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This Week in PLOS: Apr 8, 2014

Isolation can lead to detectably shorter telomere lengths in African grey parrots, according to a PLOS One study. An Austrian team used quantitative real-time PCR to measure telomere lengths in red blood cells from dozens of grey parrots ranging in age from less than one-year-old to 45-years-old that had been housed in captivity alone or with another bird. Results from the analysis indicated that telomere lengths tended to dip in grey parrots in social isolation compared to birds the same age housed with another bird. "Our findings provide the first evidence that social isolation affects telomere length," the study's authors say, "which supports the hypothesis that telomeres provide a biomarker indicating exposure to chronic stress."

In PLOS Genetics, researchers from the University of Chicago describe protein quantitative trait loci in lymphoblastoid cells derived from dozens of individuals from the Yoruban population, including protein QTLs that appear to influence chemotherapy response. The team considered levels of 441 signaling and transcription factor proteins in cell lines from 68 Yoruban individuals, looking at protein levels in multiple replicates from each line before and after exposure to two common chemotherapy agents. The pQTL assessment led to two genes with apparent ties to cisplatin or paclitaxel response — an association that the researchers verified through small, interfering RNA knockdown experiments.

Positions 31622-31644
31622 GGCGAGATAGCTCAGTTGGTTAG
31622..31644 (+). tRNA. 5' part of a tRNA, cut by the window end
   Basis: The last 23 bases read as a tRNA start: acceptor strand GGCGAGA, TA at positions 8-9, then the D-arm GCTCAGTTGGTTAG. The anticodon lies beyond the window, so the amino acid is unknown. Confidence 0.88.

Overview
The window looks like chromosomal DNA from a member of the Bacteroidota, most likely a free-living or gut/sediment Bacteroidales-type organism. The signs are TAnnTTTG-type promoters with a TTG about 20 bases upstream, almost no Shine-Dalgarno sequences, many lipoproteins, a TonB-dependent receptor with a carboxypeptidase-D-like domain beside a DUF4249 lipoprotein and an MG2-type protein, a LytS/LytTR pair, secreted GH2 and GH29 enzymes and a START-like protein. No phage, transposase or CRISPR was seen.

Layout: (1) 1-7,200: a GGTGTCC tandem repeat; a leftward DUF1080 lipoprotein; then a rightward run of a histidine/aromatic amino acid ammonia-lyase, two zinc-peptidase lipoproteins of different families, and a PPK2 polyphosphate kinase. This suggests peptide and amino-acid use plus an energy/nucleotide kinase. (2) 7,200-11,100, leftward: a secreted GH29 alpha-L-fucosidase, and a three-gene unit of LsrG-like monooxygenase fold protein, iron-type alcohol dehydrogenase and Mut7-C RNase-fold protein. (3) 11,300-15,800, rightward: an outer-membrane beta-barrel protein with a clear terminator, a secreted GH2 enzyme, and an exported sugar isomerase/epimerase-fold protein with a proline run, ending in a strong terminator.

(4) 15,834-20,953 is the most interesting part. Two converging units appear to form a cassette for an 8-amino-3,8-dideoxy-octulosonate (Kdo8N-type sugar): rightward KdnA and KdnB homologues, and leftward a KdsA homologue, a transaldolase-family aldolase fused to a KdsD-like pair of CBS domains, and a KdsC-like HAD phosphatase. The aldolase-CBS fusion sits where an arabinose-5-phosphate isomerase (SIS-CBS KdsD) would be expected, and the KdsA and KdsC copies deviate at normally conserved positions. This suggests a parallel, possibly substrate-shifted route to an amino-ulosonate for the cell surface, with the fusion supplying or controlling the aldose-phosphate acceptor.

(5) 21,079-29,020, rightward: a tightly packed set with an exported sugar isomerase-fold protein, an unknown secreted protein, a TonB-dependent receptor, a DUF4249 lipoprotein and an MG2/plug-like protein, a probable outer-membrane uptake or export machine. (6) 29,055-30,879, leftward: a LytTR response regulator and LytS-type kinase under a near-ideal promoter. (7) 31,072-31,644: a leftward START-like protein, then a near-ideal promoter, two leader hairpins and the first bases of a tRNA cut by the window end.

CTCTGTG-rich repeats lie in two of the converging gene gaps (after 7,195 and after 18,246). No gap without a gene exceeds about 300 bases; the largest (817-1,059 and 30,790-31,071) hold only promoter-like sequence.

A PLOS Biology study by a Yale University team suggests the diversity of activated B cells stems, in part, from bursts of somatic mutation and rearrangements affecting immunoglobulin genes that are prompted by immunoglobulin gene enhancers. Using a reporter assay approach, the study's authors determined that "combinations of [immunoglobulin] enhancers cooperate to achieve strong mutation targeting and that this action depends on well-known transcription factor binding sites in these enhancer elements." That process appeared to be at play across multiple species, they note, including humans, mice, and chickens.